The most wonderful time of the year means the least favorite time of the year is approaching: Tax time.
There are some things taxpayers can do now to help alleviate individual tax burdens in April, certified public account Lance Weiss of SFW Partners LLC told “St. Louis on the Air” host Don Marsh on Tuesday.
Since the unrest in Ferguson began in early August, curbing the power of municipal courts has become a focal point for policymakers from across the political spectrum.
But at Monday’s meeting of the Ferguson Commission at St. Louis University’s Il Monastero, Maryland Heights resident Dan Hyatt brought the issue home.
The IT professional told commissioners how he was put in jail in Breckenridge Hills for three hours after a disagreement over whether he stopped at a stop sign. He said it was a galvanizing experience.
This week, the Politically Speaking trio welcomes back state Sen. Scott Sifton. The Affton Democrat won election to the Missouri Senate in 2012 in a hard-fought race against then-Sen. Jim Lembke, R-Lemay.
Most recently, Sifton, an attorney with Husch Blackwell, made waves in the Missouri Senate with his filibuster during the fall veto session of legislation mandating a 72-hour waiting period for abortions. He’s also been part of a bipartisan group of lawmakers calling for curbs on meals, travel and entertainment paid by lobbyists.
Gov. Jay Nixon and a bipartisan group of lawmakers are touting plans to pass a bond issue to fund repairs to the state Capitol in Jefferson City.
Along with legislators and reporters, Nixon toured areas of the under-section of the nearly century-old building Monday, observing mud, mold, and stalactites from dripping water that have formed underneath the old carriage passage-turned-driveway.
A Bosnian woman who told St. Louis police that she was the victim of a hate crime is being charged with making a false report.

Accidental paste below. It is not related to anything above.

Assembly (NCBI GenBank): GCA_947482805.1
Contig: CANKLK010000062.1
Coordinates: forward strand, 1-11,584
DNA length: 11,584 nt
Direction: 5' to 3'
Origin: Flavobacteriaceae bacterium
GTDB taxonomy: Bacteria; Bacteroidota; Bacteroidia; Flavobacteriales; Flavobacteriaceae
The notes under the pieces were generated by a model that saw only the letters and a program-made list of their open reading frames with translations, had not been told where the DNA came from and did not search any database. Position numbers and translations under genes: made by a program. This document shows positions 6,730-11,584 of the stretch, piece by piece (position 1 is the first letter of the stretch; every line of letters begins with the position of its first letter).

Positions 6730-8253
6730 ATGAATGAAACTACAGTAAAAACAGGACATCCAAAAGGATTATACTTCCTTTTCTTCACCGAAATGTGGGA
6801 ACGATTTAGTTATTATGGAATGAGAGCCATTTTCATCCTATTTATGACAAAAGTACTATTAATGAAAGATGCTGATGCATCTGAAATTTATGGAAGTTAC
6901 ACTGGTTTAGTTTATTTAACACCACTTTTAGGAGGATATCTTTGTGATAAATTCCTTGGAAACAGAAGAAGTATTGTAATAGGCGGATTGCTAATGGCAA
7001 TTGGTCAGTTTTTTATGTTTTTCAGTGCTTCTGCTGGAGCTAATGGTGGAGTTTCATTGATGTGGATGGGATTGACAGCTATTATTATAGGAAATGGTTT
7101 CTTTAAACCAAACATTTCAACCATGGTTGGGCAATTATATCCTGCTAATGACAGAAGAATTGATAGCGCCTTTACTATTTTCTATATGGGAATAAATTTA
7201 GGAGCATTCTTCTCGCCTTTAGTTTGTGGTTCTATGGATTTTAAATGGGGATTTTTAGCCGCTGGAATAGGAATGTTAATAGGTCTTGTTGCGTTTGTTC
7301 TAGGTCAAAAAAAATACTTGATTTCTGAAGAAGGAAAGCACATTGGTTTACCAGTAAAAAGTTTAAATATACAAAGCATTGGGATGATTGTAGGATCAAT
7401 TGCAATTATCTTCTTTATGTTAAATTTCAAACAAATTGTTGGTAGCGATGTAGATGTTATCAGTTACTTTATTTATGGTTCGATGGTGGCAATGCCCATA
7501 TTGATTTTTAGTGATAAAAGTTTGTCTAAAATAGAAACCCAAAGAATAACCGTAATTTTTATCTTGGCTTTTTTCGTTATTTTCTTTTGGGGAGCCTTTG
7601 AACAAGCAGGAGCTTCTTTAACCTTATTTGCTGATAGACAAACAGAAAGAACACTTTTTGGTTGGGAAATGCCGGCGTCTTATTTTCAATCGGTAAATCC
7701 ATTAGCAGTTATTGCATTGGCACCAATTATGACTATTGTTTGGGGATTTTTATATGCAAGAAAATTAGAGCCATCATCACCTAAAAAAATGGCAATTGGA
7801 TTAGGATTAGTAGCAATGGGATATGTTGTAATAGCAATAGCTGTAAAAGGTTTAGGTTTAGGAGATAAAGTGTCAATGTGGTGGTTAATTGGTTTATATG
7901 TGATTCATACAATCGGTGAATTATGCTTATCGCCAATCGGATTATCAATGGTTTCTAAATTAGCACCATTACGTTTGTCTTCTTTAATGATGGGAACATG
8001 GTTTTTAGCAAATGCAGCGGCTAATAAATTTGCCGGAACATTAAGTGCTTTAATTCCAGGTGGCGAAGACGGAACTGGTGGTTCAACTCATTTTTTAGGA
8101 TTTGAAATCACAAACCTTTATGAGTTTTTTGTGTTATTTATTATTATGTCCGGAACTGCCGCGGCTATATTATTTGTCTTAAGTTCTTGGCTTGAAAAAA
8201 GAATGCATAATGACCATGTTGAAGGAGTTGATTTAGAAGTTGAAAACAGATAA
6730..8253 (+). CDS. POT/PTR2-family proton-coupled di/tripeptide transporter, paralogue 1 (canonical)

St. Louis Police Chief Sam Dotson said Seherzada Dzanic reported she was the victim of a "fairly violent assault" involving a crowbar for being Bosnian. But as police investigated, Dotson said they found her story did not add up.
December's 'St. Louis on the Air' legal roundtable members discuss law issues on Monday at St. Louis Public Radio. From left, Don Marsh, 'St. Louis on the Air' host; William Freivogel, professor at Southern Illinois University–Carbondale's Paul Simon Public Policy Institute; Roger Goldman, Saint Louis University Law School professor; and Mark Smith, associate vice chancellor of students at Washington University in St. Louis.
Were area members of Congress to sum up this session in a single word, that word would most likely be “Growler.” The funding for 15 of Boeing’s high-tech E/A 18G Growlers, which are built in St. Louis, is included in the $1.1 trillion government funding package approved by the Senate over the weekend.
Support for the Growler is the one thing most frequently mentioned by Missouri lawmakers. That bipartisan support helped secure nearly $1.5 billion to keep the Growler going through the end of 2017.
Rep. Scott Fitzpatrick, R-Shell Knob, is one of two lawmakers who want to make it harder to get constitutional amendments on the ballot. He's sponsoring a measure requiring more signatures to get an amendment up for a vote through an initiative petition.
Flash forward to today and the Show Me State’s constitution is even bigger. Missourians added two amendments in November -- one limiting the governor’s budgetary powers and the other making it easier to prosecute people for sex crimes.